Cases were divided into mucinous and nonmucinous ovarian cancer according to the histologic subtype of their tumors as determined from pathology reports. We used multivariate unconditional logistic regression methods to calculate the odds ratio (OR) and 95% confidence interval (CI) for mucinous and nonmucinous ovarian cancer associated with cigarette smoking. Adjustments were made for age at diagnosis (cases) or interview (controls), number of live births, ever-use of oral contraceptives, history of tubal ligation, and family history of ovarian cancer. These variables either were shown to differ between cases and controls in univariate analyses or are known to be associated with ovarian cancer risk. To control for the potential influence of socioeconomic status on cigarette smoking, we performed all analyses in models both with and without education level (less than high school, high school graduate, more than high school). Because inclusion of education level did not alter the odds ratios for any model, we did not include it in the final models reported here.
Among the 767 cases, 112 (15%) were classified as mucinous tumors and 655 were classified as nonmucinous tumors, a distribution that is consistent with other studies. 1,2,11Table 1 shows the demographic and risk factor data for controls, and for cases according to mucinous or nonmucinous subtype. The two case groups were similar except for age. Compared with controls, both mucinous and nonmucinous cases were less likely to have borne children, used oral contraception (OCs), or had a tubal ligation. In addition, nonmucinous cases were somewhat older than controls and were more likely to report a family history of the disease. Notably, there were no differences in education level between the two case groups or between either case group and the controls, suggesting similar socioeconomic levels.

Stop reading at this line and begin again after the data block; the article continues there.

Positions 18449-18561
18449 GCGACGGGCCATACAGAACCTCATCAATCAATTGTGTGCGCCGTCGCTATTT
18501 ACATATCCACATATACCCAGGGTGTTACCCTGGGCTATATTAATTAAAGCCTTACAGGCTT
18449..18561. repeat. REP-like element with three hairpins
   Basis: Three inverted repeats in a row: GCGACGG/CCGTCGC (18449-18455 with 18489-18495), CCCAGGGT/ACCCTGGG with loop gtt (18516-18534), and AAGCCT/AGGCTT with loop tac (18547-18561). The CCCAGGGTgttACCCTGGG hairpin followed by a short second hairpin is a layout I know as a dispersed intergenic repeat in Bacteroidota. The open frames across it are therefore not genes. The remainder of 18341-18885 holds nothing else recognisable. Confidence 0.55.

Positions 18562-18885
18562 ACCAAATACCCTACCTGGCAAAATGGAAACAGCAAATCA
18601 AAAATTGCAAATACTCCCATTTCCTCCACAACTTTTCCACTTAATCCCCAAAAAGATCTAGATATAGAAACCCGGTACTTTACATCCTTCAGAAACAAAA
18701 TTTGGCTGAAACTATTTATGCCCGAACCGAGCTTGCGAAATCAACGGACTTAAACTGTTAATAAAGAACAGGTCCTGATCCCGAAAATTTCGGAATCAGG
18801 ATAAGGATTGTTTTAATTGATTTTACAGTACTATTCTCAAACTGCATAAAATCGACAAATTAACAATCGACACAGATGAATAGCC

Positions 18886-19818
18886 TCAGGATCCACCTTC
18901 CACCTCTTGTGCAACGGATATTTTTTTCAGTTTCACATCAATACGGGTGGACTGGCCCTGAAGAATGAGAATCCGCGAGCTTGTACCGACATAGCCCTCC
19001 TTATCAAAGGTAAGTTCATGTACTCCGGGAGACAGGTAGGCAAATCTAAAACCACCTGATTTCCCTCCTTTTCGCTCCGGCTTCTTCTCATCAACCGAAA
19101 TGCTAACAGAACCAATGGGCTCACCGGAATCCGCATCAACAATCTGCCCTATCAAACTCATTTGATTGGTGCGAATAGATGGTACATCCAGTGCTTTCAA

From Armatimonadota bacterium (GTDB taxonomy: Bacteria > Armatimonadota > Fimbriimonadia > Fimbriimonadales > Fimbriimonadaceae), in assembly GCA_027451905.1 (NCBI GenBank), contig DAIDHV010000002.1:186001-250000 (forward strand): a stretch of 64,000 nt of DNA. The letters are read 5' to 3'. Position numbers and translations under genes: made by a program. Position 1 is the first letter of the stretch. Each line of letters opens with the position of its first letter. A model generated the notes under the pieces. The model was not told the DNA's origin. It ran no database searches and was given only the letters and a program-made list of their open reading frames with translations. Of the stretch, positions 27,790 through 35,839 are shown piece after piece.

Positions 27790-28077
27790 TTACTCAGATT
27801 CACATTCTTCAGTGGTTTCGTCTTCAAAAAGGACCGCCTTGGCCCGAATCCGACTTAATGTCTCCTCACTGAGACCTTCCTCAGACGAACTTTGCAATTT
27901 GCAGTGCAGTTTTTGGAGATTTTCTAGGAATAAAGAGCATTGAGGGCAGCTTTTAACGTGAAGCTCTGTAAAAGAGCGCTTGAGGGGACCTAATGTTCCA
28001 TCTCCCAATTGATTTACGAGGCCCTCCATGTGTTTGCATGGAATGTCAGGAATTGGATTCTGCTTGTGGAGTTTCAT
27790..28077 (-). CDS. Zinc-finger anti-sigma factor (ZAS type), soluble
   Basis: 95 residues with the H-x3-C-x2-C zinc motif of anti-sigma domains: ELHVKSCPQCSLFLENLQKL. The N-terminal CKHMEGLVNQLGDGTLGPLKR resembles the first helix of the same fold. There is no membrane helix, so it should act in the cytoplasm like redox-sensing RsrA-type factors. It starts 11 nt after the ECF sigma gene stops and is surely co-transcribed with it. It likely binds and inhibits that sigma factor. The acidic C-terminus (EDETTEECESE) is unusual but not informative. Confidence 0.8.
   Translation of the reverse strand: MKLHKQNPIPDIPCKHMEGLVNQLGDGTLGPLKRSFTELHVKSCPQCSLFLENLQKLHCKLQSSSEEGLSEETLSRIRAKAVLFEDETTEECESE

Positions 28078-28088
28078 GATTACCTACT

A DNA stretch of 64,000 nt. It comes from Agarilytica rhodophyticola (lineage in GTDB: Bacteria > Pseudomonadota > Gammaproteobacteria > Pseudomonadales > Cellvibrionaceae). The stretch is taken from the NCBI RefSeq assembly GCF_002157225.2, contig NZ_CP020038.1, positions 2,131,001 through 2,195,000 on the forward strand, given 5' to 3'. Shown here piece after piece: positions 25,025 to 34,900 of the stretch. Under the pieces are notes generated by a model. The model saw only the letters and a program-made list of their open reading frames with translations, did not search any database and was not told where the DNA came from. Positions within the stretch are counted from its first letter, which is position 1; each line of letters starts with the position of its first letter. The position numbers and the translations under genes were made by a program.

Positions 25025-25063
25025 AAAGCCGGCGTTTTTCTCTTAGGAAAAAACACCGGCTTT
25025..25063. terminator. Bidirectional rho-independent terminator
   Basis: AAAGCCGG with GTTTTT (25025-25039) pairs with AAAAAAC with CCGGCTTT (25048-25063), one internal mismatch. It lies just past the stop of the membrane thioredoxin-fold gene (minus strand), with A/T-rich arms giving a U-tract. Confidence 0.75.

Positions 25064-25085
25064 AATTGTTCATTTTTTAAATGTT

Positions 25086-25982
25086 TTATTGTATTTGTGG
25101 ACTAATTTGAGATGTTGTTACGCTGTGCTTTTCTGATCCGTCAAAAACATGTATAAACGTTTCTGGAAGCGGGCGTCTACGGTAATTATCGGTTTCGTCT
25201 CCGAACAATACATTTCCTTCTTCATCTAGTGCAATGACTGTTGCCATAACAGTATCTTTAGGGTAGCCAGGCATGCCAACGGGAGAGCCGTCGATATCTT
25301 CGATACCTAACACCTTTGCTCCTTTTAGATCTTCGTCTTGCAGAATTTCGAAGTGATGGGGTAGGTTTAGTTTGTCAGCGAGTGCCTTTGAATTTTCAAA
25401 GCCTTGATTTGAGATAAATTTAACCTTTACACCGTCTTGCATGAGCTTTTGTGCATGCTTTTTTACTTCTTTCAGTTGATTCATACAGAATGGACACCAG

Compared with controls, women who developed mucinous epithelial ovarian tumors were more likely to have smoked (adjusted OR = 1.9; 95% CI = 1.3–1.9) and to be current smokers (adjusted OR = 2.7; CI = 1.7–4.3) (Table 2). In contrast, the odds ratios for ever-smokers or current smokers were not elevated in women who developed nonmucinous tumors. Moreover, the results were unchanged when stratified by age (Table 3).